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Albert Einstein was once quoted as saying, “”Only two things are infinite—the universe and human stupidity, and I’m not so sure about the universe.”

In Praise of the Ignorant: Investor ignorance is an integral and important part of the investment business. Without uninformed participants in the “zero sum” game of investing there would be no profits on the other side of the trade.

So, as we embark upon a new year, we should pay tribute to those individuals who sacrifice their money on other’s behalf in the year just past.

2010 Investor Stupidity Award: Each year, in an effort to facilitate the transfer of wealth from the uninformed investors to those investors who may prey upon them, Joe Eqcome selects a single company whose stock price is so vastly overvalued that prospective investors in the coming year are almost sure to lose money. It is the equivalent of the “Darwin Awards” for investing.

An Important Distinction: It is important to make a distinction between investment ignorance and stupidity. Fortunately, ignorance is a temporary phenomenon. It is something from which an investor can recover. Stupidity is the cultivation of ignorance and is terminal. So, this article is really addressed to the later group and for whom the Award has been established.

Key Criterion: The key criterion for the Award’s recipient is to ignore a compelling set of negative facts and in the face of that fact-set buy the stock in question anyway.

2010 Winner: So, here is the following set of facts regarding Cornerstone Progressive Return Fund (NYSEMKT:CFP) which you must ignore on a wholesale basis in order to buy the stock and be eligible for the Award.

1. There is no fundamental case for its current valuation, i.e., no one has advanced a case why a closely-held, micro cap stock, which its largest inside investor is dumping, should be trading at a 41% premium when it is effectively in the process of liquidating itself through the current distribution of 28% of its capital in the form of monthly distributions. At its current distribution rate it will be liquidated in 3.5 years.

2. Its largest shareholder appears to be systematically bailing out of its stock. It has already sold 4.3 million shares in the past six months (approximately half CFP’s outstanding shares) and has an additional 5 million shares to liquidate.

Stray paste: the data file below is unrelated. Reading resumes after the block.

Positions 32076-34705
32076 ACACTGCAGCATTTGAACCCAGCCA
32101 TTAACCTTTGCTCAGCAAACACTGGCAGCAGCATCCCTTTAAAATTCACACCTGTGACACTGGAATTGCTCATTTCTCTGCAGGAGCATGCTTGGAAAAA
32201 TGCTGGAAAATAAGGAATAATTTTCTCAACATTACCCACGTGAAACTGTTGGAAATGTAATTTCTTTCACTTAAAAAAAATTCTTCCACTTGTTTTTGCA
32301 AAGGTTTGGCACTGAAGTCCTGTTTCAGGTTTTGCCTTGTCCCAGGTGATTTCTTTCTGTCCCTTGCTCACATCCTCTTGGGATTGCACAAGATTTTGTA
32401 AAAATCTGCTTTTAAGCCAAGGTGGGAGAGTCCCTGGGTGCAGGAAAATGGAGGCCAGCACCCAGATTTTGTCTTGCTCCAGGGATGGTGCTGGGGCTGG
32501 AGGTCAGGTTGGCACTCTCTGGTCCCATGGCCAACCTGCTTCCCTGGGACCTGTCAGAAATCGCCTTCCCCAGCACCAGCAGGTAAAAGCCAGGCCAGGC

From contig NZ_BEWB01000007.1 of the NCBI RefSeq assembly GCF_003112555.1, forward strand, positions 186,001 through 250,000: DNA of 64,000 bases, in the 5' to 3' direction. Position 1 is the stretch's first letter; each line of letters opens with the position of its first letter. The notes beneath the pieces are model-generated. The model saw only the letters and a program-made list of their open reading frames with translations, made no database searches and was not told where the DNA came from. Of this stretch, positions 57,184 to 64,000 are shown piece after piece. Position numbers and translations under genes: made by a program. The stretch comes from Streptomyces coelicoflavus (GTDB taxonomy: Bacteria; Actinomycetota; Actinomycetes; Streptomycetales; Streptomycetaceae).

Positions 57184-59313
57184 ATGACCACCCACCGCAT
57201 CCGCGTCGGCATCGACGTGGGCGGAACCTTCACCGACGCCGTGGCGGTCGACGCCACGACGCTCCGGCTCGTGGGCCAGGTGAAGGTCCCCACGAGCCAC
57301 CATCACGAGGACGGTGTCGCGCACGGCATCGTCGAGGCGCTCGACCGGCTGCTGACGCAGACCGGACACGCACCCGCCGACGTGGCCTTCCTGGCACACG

3. According to estimates, the cost basis per share of the major shareholders are between $9.50 and $10.50 per share and so supporting the stock at current valuation would facilitate a liquidation value that would minimize losses. Therefore, they need new shareholders—like you—to buy the stock from them at a premium.

4. The major shareholder may have distributed its holdings to other accounts which may allow these smaller accounts to come under the “radar” screen with regards to SEC trading reports. Current trading may be no more than “swapping spit” between accounts.

5. There seems to be small-lot buying after large trades on downticks and at the close and in the aftermarket. (However, only a detail trading audit by a government agency and/or an exchange that is responsible for maintaining a level playing field for the investing public can validate this observation. This seems like an “easy box to check”. To reverse an idiomatic expression: No foul, no harm.)

6. Lastly, to be a current buyer of the stock you’d have to subscribe to the “greater fool theory of investing”, covering your “short” at higher prices or being a recipient of the Joe Eqcome 2010 Investor Stupidity Award.

Help with Locating Award Recipients: For anyone who knows a current shareholder of CFP, please pass along this article to them so they can be in possession of “Award” above. Numbered certificates are available as a collector’s item.

Parting Comments: My mission statement is to provide independent analysis for the retail investors who appear to have no independent advocate in the CEF market segment. While there may be other CEFs that qualify, CFP appears to be of no investment value other than for the major shareholder(s) who are foisting its shares on the unsuspecting public.

So, to eliminate any conflict of interest in this analysis, I have no current and contemplate no future investment interest in CFP. I recommend that owners of CFP sell their stock and potential buyers not to purchase it. I do not recommend retail investors “short” the stock. This is a job for hedge funds.

Not since the dot.com bubble have I seen a valuation both so curious and vacuous. Like the burst of the dot.com bubble, extreme high premium CEFs are readying for a correction—and CFP may end-up being an exhibit for one in future business school case studies.

I believe I’ve relieved my obligation to “out” this investment to my fellow retail investors. I do not intend to “rag” on it anymore. You have been duly warned.

Disclosure: To Avoid Conflict of Interest, No Current or Future Comtemplated Position in CFP

Source: My 2010 Investor Stupidity Award